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Critics have complained of a lack of clarity and pointed to future challenges after Japan enacted a foreign workers bill to allow more than 345,000 people to work there in the next five years.
The Japanese Diet, the upper house of the parliament, on Saturday voted to allow more workers from overseas into the country.
The bill introduced two types of visas in 14 industries such as construction, nursing and farming. The visas will take effect in April.
Under the first type, "certain skilled foreigners" in specified fields will be allowed to stay in Japan for up to five years without their families. The second type, "more advance-skilled foreigners", can bring their spouses and children and have the chance to stay in Japan indefinitely if "certain conditions were met".
"Most parties agree with the idea of accepting more foreigners because of the shrinking and aging population," said Masanari Koike, a former member of Japan"s House of Representatives. "But opponents and the public are concerned about the uncertainty over how the bill will change the society and the labor market."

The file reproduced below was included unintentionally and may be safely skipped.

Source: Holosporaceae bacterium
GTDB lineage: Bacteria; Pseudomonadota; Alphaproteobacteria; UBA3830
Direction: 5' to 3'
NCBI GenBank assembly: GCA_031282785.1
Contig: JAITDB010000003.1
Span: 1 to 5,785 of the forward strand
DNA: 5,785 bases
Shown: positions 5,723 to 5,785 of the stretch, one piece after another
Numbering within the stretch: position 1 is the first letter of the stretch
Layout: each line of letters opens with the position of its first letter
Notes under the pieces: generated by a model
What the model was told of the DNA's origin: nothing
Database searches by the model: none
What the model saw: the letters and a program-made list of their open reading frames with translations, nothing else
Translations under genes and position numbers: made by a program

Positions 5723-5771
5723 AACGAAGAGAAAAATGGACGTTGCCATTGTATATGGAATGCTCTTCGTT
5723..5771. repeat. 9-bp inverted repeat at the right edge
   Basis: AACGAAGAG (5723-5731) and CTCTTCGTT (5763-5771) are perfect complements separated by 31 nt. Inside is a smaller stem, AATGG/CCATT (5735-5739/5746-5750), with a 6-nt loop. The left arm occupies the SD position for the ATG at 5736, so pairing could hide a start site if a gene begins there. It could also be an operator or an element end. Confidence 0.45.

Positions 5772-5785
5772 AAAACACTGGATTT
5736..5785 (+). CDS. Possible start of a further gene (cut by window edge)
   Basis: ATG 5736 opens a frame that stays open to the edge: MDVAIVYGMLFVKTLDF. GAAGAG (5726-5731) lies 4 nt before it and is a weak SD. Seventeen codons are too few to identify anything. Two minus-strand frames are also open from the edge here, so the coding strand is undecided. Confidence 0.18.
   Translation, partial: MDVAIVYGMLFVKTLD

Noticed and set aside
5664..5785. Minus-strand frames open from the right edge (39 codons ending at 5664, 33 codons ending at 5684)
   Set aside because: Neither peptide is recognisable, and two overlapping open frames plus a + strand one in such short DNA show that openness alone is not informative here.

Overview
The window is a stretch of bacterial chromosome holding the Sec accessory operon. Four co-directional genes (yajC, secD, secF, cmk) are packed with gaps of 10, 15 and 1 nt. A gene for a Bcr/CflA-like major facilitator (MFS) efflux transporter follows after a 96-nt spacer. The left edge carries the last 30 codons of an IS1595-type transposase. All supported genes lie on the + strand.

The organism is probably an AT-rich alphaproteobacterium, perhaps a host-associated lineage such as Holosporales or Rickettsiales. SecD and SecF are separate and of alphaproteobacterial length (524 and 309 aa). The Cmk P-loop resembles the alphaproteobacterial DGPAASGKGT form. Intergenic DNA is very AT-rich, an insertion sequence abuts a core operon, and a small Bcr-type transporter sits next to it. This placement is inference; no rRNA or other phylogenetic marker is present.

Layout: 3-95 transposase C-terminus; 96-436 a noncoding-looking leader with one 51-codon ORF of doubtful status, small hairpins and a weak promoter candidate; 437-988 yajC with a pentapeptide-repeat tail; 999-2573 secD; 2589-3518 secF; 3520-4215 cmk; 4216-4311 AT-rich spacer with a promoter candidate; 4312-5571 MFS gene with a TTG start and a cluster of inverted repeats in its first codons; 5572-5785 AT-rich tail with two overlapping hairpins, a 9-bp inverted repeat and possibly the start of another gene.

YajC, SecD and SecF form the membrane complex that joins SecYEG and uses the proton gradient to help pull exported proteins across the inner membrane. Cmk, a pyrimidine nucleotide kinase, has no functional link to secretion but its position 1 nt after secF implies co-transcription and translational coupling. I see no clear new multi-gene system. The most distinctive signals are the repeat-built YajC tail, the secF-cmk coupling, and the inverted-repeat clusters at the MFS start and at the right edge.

Japanese Prime Minister Shinzo Abe had been accused of rushing the bill through as a way to gain support from the business community before national elections in 2019.
"It is clear to everyone that the immigration bill designed to accept more foreign workers is a slipshod job far from perfection," the Mainichi newspaper said in an editorial, "but the incredibly arrogant government and the ruling camp have blocked their ears to criticism".
"The bill is concerning also because it failed to answer problems brought by the Technical Intern Training Program and how to bring in real high-skilled intelligence," Koike added.
The TITP, which was introduced in 1993, is a work training program providing employment opportunities for foreign nationals, but it has proved controversial.
Currently, Japan brings in around 250,000 workers from other Asian countries under the TITP, but critics say the workers are paid little, work long hours and get little to no training.
Last week, Japan"s Justice Ministry revealed that 63 foreign workers died while under the TITP scheme between 2016 and 2018.silicone allergy braceletbracelet swatch siliconecustom wristbandwristband designlokai rubber bracelet